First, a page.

Jazz Saxophone player John Coltrane was born September 23, 1926.
Coltrane was born in Hamlet, North Carolina, and grew up in High Point. He began playing the clarinet in a community band at the age of 13 and switched to the alto saxophone during his final year of high school. In 1945 he was drafted into the United States Navy, eventually serving most of his two-year term with a Navy band stationed in Hawaii. In 1947 he switched to the tenor saxophone and toured with alto saxophonist Eddie “Cleanhead” Vinson.
He joined the group of trumpeter Miles Davis in 1955, beginning an important phase of his career; during the periods he spent with Davis, Coltrane gained an international reputation as a tenor saxophonist. His high notes had an intense, emotional quality, and his melodies were extremely ornate and usually played without vibrato. After leaving Davis’s quintet, Coltrane formed his own quartet and began playing both the soprano and the tenor saxophone.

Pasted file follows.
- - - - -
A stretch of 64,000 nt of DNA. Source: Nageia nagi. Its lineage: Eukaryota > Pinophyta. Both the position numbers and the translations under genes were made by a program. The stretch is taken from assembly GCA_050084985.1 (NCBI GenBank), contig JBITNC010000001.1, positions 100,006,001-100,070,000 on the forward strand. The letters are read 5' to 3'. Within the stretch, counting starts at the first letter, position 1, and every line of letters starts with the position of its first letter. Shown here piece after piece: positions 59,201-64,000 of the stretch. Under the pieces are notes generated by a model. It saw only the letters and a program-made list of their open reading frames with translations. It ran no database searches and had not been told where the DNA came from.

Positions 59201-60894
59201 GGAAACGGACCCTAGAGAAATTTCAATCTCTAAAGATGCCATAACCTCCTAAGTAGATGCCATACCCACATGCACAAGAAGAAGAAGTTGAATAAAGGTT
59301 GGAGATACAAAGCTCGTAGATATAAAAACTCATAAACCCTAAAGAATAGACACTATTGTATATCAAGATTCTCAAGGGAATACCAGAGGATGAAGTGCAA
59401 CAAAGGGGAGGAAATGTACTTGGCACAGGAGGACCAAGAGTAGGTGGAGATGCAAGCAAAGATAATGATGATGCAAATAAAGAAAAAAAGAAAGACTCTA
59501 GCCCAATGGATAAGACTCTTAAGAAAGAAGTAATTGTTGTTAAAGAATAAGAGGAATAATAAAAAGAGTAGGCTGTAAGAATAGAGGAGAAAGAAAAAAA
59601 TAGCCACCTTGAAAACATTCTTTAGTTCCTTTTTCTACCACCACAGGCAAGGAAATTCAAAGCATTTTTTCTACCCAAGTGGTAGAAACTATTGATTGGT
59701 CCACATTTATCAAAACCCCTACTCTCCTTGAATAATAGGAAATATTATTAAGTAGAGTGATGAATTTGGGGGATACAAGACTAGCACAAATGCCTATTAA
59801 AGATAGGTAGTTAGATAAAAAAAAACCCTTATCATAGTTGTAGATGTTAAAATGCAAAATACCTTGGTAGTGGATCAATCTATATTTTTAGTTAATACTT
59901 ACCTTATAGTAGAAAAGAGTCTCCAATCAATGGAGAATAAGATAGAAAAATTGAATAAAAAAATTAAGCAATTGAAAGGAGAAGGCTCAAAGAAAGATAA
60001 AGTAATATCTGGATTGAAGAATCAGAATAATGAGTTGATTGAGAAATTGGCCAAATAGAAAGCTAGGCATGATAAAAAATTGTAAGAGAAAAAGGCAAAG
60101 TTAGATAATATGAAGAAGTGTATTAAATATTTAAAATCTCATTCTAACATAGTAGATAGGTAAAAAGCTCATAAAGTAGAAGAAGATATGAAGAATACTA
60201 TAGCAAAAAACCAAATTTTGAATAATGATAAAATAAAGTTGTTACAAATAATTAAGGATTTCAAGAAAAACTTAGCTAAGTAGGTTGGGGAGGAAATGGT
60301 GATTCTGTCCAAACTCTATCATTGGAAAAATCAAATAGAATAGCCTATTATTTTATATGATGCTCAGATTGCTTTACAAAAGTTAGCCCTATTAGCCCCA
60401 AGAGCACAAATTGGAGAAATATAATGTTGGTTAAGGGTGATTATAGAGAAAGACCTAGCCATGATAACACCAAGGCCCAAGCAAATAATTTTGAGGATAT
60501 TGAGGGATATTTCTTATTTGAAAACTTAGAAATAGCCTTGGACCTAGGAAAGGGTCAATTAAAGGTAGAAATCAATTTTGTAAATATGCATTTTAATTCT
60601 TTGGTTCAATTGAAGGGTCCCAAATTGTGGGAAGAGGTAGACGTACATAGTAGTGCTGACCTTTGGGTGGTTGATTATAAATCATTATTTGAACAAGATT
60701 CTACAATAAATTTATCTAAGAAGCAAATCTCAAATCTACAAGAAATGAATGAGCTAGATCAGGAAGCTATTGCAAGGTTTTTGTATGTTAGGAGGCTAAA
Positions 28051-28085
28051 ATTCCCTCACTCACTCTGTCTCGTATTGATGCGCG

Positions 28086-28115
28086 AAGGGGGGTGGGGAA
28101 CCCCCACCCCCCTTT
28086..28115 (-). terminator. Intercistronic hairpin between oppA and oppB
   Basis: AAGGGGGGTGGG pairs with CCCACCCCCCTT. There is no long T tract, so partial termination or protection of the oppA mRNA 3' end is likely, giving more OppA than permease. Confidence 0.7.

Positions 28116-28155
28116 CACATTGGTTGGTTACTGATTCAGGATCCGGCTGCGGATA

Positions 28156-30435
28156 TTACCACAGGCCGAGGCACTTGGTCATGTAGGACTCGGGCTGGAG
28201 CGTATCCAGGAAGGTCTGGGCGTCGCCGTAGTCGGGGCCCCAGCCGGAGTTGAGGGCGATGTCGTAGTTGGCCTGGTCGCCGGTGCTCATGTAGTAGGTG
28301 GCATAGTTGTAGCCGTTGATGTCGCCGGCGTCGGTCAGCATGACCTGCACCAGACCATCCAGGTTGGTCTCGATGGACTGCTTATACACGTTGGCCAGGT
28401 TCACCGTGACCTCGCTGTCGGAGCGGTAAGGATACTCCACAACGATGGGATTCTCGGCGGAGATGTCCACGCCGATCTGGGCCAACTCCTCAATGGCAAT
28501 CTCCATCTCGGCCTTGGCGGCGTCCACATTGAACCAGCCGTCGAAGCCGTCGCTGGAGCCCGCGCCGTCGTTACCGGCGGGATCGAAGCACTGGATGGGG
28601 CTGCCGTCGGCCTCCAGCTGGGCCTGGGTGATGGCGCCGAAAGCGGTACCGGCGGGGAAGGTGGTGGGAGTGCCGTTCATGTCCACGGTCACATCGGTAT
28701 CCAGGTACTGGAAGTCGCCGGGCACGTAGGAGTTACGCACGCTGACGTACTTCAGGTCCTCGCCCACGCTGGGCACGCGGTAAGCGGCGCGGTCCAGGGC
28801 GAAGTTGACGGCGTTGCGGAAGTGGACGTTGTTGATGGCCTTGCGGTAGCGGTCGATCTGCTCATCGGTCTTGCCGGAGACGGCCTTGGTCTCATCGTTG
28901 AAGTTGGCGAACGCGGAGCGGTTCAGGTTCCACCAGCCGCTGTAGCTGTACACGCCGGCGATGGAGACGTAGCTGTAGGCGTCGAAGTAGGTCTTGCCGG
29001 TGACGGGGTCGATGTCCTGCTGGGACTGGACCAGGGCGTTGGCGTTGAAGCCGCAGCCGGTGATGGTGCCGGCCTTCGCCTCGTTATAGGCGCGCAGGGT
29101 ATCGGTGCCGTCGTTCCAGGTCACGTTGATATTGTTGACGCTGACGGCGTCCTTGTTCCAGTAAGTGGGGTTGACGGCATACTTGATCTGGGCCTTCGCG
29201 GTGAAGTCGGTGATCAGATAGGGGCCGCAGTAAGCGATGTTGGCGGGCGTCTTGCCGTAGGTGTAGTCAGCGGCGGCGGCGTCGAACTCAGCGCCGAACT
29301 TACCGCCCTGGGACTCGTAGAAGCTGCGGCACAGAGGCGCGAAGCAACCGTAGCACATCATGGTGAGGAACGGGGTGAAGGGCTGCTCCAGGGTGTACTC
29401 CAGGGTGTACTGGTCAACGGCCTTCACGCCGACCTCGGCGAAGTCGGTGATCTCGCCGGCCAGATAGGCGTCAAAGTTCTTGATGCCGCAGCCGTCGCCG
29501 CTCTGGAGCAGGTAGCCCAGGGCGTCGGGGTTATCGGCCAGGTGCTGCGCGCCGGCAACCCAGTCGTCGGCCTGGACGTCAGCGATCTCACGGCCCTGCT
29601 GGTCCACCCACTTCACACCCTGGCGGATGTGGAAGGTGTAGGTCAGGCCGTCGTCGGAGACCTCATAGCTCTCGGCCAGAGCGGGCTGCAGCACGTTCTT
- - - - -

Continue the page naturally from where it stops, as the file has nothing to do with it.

During the early 1960s, Coltrane and drummer Elvin Jones developed a highly energetic and interactive way of playing jazz, while improvising in one key, he would often introduce notes from another key. Soon he moved into free jazz, a style in which musicians sometimes create very unusual sounds with their instruments. A deeply religious man, Coltrane recorded several albums of his religious compositions, the most famous being A Love Supreme.
In the 1960s, Coltrane won several polls conducted in the United States and in Japan. After his death in 1967, the National Academy of the Recording Arts and Sciences (NARAS) honored Coltrane’s memory with a Grammy Award and a lifetime achievement award. Coltrane inspired many to play the soprano saxophone, an instrument rarely used in jazz until he began playing it.